This year's Venice Architecture Biennale, as in years past, is a sprawling showcase, combining built, unbuilt, and purely speculative architectural projects from a number of countries around the world. This time, though, the exhibitions have taken a more political turn.
Under the direction of Alejandro Aravena, a Chilean architect and the winner of this year's coveted Pritzker Prize, the national pavilions are aligned under the theme "Reporting From the Front," which refers to "battles that need to be won," according to Aravena, "in order to improve the quality of the built environment and consequently people’s quality of life."
For U.S. Pavilion exhibition curators Cynthia Davidson and Monica Ponce de Leon, this meant examining architecture as a regenerative force in Detroit, a city that for several decades has, infamously, been suffering economic decline.
As such, the two created "The Architectural Imagination," a show for which they invited a dozen American firms, including Preston Scott Cohen Inc., MOS Architects, and Detroit-based A(n) Office, to speak to various local communities and "develop [speculative] programs that reflected what they learned from Detroit citizens," explains Davidson.
"Architectural ideas have the ability to capture the public imagination, and when the public is engaged, that’s when change occurs," says Davis. "The ideas presented in 'The Architectural Imagination' are intended to expand the conversation in Detroit, a city that is considering many possible futures."
The curators divided the exhibition into four post-industrial sites "in four very distinct Detroit neighborhoods with different aspirations": the abandoned eight-block complex of the former Packard Plant; the High Line-like Dequindre Cut greenway, which occupies the site of a disused train track; an empty lot in Mexicantown; and the derelict 1960 Riverfront Post Office. The architects took it from there, addressing a wide range of issues.
Zago Architecture’s "A New Federal Project" proposes a program to house 68,000 international refugees in Detroit over a five-year period, presenting five new, visually cacophonous buildings around Dequindre Cut to house settlement services. Meawhile, T+E+A+M’s "Detroit Reassembly Plant" recycling project ostensibly mines the Packard Plant ruins for building materials, presenting blobs of useful new polymers that could be made by mixing concrete or brick rubble with post-consumer waste.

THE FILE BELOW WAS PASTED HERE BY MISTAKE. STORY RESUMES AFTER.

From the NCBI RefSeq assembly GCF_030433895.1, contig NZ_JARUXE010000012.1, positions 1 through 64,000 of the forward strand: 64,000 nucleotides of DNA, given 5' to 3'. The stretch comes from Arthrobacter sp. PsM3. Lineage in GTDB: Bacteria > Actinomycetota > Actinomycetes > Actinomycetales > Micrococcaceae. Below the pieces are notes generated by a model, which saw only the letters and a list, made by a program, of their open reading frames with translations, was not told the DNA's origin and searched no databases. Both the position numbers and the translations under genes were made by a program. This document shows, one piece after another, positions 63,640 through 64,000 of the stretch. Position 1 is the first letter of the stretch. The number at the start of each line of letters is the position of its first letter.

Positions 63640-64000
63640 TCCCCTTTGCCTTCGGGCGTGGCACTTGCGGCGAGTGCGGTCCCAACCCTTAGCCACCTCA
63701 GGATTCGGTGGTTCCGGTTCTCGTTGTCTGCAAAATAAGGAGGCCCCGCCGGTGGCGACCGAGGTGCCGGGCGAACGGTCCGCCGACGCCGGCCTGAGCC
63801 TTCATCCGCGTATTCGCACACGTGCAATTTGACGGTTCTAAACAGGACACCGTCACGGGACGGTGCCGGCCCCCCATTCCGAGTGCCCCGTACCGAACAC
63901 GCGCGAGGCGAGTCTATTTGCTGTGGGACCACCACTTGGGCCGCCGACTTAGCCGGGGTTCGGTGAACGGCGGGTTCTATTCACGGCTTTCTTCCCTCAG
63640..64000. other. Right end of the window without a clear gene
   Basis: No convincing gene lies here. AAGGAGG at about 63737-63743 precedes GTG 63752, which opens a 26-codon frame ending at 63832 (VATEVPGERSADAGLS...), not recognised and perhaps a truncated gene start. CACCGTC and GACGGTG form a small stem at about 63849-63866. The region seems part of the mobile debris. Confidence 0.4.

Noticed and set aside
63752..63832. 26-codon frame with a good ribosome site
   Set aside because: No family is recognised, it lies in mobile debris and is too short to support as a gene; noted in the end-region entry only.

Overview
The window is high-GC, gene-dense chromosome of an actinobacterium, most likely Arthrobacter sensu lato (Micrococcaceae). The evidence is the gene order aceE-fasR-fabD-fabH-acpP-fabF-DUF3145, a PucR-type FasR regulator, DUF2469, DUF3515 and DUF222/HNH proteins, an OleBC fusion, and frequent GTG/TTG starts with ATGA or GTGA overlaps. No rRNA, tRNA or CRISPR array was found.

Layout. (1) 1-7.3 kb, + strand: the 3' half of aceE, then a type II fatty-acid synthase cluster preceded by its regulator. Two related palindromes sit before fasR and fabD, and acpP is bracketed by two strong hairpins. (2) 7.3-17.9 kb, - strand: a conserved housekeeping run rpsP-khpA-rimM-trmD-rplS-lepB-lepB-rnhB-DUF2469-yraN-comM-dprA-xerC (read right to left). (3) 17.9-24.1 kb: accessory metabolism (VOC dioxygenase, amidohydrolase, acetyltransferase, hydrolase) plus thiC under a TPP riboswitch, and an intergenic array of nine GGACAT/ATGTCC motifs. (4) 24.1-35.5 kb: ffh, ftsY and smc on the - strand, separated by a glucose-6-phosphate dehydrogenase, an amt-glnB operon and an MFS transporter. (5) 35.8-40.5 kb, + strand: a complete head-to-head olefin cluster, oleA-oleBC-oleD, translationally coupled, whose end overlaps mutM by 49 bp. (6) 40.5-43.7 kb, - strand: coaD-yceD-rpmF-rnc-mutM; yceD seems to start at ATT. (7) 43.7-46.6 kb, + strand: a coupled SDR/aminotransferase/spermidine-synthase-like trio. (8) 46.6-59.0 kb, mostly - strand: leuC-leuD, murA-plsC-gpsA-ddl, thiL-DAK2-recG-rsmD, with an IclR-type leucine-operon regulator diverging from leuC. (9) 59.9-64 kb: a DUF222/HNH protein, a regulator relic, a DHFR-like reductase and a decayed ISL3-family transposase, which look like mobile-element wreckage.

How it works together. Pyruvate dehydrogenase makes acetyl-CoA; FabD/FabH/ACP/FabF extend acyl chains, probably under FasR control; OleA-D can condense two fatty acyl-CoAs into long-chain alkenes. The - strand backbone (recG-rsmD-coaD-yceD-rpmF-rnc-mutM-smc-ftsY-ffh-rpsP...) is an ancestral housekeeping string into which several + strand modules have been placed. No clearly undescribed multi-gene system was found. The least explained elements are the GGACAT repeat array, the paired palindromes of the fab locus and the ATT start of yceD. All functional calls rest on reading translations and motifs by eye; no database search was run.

The exhibition sticks mainly to traditional methods (scale models, digital renderings, and sketches), but the pavilion also demonstrates how modern technology can influence the world of architecture in radically different ways. A video by Greg Lynn of Greg Lynn FORM shows the architect designing a new hybrid transport/university/robot-driven manufacturing hub for the Packard Plant site using the Hololens, an augmented reality visor Microsoft handed the firm to play with.
Using the visor, Lynn was able to easily rearrange 3D digital representations of buildings all over the site, which reportedly cuts down design time, and visitors to the exhibition were able to don a pair and wander the halls of the project digitally.
One uninvited exhibitor used augmented reality to implement the realest exhibit of them all. Detroit Resists, an activist collective that had earlier criticized "The Architectural Imagination" as a misguided and presumptuous exercise, installed its own exhibition on the American Pavilion site, visible through the LAYAR augmented reality smartphone app.
Billed as an "occupation," the Detroit Resists exhibition comprises images of protest that came homegrown from within the city itself: Right at the entrance, they placed a 3D watertower painted with the words "FREE THE WATER," a 2014 message to the city in opposition to mass utility shut-offs, as well as the slogan "Respect Existence or Expect Resistance."
In contrast to the slickness of the architectural models and Lynn's Microsoft-sponsored presentation, it reads as refreshingly authentic, passionate, real. Despite its direct opposition to the message of the curators' mission, the Detroit Resists occupation amplifies it, expanding the conversation about the city, and furthering the possibility for change.
"The Architectural Imagination" is on view at the Venice Architecture Biennale through November 27. The show will travel to the Museum of Contemporary Art Detroit in February 2017.